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Coping with stress and anxiety during the coronavirus pandemic

Local mental health experts recommend finding small ways to take a break when outside circumstances seem overwhelming.

BUFFALO, N.Y. — Navigating the changing circumstances around the coronavirus pandemic is something local mental health experts say can add extra stress. This is particularly true when also dealing with financial strain that some have dealt with as a result of the pandemic.

Erin M. Moss is a licensed mental health counselor in Buffalo and told 2 On Your Side that she has seen an increase in the need for her services from her patients. 

At her office, Erin M. Moss Mental Health Counseling Private Practice, Moss says she has clients of varying backgrounds and ages who all have needed more appointments to work through what is happening. 

"It’s OK for them to feel their feelings and I always say that. People feel sometimes ashamed to have the feeling that they have. They shouldn’t be sad. They shouldn’t be anxious and you know it’s OK for them to be feeling this. Everyone is feeling this," Moss said. 

Moss explained that her colleagues in the mental health industry describe current events as two pandemics. There's the health pandemic caused by the novel coronavirus and also racism.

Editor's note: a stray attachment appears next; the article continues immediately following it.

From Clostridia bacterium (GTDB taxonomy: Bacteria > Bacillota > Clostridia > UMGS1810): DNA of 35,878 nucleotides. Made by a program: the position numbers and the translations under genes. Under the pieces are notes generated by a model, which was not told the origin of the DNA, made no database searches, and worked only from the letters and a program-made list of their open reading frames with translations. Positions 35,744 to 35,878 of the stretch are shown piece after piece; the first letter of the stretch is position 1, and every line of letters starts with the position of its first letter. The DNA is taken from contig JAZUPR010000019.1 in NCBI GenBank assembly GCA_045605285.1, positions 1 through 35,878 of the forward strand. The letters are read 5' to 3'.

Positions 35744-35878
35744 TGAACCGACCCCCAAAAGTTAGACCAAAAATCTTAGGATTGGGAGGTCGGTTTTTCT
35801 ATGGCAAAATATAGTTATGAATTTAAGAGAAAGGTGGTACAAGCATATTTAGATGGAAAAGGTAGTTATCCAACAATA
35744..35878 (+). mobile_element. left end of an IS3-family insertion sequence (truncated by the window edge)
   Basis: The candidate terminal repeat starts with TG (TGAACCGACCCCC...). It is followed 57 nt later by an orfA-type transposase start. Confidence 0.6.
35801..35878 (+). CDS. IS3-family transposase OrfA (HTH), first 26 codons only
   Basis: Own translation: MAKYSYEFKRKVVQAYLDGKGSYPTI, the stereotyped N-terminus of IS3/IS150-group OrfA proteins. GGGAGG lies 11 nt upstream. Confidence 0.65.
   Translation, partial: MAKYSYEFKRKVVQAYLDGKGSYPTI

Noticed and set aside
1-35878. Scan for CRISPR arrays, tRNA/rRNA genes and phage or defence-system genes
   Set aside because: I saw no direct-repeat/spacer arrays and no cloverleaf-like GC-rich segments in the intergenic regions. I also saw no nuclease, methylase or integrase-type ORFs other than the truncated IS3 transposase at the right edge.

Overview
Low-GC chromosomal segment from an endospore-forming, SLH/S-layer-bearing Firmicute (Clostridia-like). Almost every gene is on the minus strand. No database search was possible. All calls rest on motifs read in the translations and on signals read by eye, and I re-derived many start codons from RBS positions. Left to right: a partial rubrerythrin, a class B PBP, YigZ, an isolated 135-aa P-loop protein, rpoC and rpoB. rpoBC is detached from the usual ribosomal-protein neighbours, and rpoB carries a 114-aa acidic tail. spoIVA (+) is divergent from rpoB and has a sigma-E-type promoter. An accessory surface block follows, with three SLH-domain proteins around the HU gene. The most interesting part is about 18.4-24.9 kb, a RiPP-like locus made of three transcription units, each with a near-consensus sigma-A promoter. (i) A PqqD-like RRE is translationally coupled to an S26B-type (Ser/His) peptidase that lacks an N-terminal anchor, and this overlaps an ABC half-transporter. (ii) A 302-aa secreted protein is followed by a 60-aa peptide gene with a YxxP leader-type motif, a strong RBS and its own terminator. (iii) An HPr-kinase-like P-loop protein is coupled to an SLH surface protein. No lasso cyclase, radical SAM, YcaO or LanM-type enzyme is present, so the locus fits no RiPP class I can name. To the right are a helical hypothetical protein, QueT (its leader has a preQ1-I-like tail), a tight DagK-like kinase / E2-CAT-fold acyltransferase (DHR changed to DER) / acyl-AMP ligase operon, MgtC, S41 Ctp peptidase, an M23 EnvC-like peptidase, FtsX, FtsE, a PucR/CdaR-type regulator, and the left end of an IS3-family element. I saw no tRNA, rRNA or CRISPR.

Moss told 2 On Your Side, that the coronavirus pandemic brought more issues surrounding racial injustice to the forefront and that's why it's important for people to make sure they take their time to process whatever they are feeling and seeing so they don't feel overwhelmed. 

Dr. Tikana Truitt, a mental health counselor based in Amherst expressed something similar. 

Truitt says, the uncertainty over everything that has happened over the last several months is a common topic with her patients. 

"No one knows exactly what things are going to look like in the future. And so it’s really being able to have some sort of flexibility and really being able to roll with whatever change might be happening in the future," Truitt said.  

She also mentioned the extra stress surrounding conversations about racism and the violent images we’re seeing.  She says it’s important to remember that the conversations, when they’re constructive, are necessary. Approaching these conversations with the same flexibility as the stress surrounding the pandemic will be helpful as well. 

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